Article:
Sunday, August 06, 2017
The rumble of coal
Coal was formed over the eons from dead organic matter and despite the best efforts of Cheeto Mussolini and his diehard destructors, the coal industry will soon enough follow it its footsteps. Until then Cheeto and His Gang are doing their crooked best to maximize the profits of a few wealthy friends at the expense the commonwealth.
The Trump administration is wading into one of the oldest and most contentious debates in the West by encouraging more coal mining on lands owned by the federal government — part of an aggressive push to both invigorate the struggling American coal industry and more broadly exploit commercial opportunities on public lands.Destory nature's work of thousands of years in the blink of an eye for quick profit by a few and screw the rest of the public. No doubt the idea sends shivers of delight down the backs of Cheeto and his lead henchman "Hinky" Zinke.
The intervention has roiled conservationists and many Democrats, exposing deep divisions about how best to manage the 643 million acres of federally owned land — most of which is in the West — an area more than six times the size of California. Not since the so-called Sagebrush Rebellion during the Reagan administration have companies and individuals with economic interests in the lands, mining companies among them, held such a strong upper hand.
Clouds of dust blew across the horizon one recent summer evening as a crane taller than the Statue of Liberty ripped apart walls of a canyon dug deep into the public lands here in the Powder River Basin, the nation’s most productive coal mining region. The mine pushes right up against a reservoir, exposing the kind of conflicts and concerns the new approach has sparked.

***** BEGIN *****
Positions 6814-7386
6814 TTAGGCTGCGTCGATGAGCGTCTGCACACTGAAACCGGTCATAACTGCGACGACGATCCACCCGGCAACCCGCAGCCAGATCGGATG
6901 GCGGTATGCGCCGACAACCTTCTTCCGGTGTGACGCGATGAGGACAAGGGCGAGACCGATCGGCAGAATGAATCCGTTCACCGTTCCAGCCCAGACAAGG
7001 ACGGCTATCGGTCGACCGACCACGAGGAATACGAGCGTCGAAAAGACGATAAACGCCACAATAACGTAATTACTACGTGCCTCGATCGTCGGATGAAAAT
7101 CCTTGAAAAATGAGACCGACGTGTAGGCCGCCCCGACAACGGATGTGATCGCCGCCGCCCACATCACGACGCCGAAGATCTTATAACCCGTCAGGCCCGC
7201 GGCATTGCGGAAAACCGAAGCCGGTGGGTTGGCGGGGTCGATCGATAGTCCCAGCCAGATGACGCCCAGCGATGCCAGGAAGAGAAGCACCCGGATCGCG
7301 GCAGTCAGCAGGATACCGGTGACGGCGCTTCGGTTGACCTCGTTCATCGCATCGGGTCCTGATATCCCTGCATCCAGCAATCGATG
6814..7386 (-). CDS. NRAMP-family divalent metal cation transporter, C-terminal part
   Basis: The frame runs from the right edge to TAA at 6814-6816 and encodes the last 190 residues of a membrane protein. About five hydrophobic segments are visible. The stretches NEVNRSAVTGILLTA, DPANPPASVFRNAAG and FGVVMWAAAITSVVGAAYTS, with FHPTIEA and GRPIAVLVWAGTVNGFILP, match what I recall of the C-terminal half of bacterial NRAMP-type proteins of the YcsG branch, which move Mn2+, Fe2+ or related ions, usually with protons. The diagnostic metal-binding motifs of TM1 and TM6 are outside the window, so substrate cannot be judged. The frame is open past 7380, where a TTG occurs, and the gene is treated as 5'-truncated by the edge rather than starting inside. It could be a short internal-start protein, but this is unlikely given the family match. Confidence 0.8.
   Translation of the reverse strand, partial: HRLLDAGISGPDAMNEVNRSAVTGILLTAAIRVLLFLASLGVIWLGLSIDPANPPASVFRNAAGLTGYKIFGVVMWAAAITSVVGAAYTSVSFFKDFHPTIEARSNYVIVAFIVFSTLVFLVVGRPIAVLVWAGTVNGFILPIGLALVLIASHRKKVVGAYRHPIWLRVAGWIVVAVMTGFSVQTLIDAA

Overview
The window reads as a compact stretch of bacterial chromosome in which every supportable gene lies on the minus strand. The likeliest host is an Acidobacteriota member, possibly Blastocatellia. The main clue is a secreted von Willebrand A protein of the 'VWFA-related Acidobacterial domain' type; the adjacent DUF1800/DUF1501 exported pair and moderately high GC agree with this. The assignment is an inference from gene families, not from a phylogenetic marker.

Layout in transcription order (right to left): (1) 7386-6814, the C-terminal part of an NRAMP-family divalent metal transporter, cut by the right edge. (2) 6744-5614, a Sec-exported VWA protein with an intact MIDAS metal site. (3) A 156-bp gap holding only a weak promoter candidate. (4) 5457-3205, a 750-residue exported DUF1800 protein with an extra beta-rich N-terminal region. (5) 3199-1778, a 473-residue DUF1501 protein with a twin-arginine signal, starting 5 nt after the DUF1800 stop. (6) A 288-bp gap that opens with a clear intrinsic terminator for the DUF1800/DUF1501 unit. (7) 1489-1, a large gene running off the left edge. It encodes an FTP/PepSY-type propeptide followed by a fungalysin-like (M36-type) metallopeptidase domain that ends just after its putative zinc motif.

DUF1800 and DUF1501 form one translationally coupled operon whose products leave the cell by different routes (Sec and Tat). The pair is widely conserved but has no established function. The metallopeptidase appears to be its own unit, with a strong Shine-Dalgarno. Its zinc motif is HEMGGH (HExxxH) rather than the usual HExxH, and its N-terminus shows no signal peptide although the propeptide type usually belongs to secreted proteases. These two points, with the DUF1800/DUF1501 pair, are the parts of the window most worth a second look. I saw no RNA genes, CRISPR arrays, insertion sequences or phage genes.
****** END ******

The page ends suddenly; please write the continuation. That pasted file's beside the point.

“If we don’t have good water, we can’t do anything,” said Art Hayes, a cattle rancher who worries that more mining would foul a supply that generations of ranchers have relied upon.
President Trump, along with roundly questioning climate change, has moved quickly to wipe out those measures with the support of coal companies and other commercial interests. Separately, Mr. Trump’s Interior Department is drawing up plans to reduce wilderness and historic areas that are now protected as national monuments, creating even more opportunities for profit.
Richard Reavey, the head of government relations for Cloud Peak Energy, which operates a strip mine here that sends coal to the Midwest and increasingly to coal-burning power plants in Asia said Mr. Trump’s change of course was meant to correct wrongs of the past.
The Obama administration, he said, had become intent on killing the coal industry, and had used federal lands as a cudgel to restrict exports. The only avenues of growth currently, given the shutdown of so many coal-burning power plants in the United States, are markets overseas.
“Their goal, in collusion with the environmentalists, was to drive us out of the export business,” Mr. Reavey said.
Even with the moves so far, the prospect of coal companies operating in a big way on federal land — and for any major job growth — is dim, in part because environmentalists have blocked construction of a coal export terminal, and there is limited capacity at the port the companies use in Vancouver.
Competition from other global suppliers offering coal to Asian power plants is also intense.
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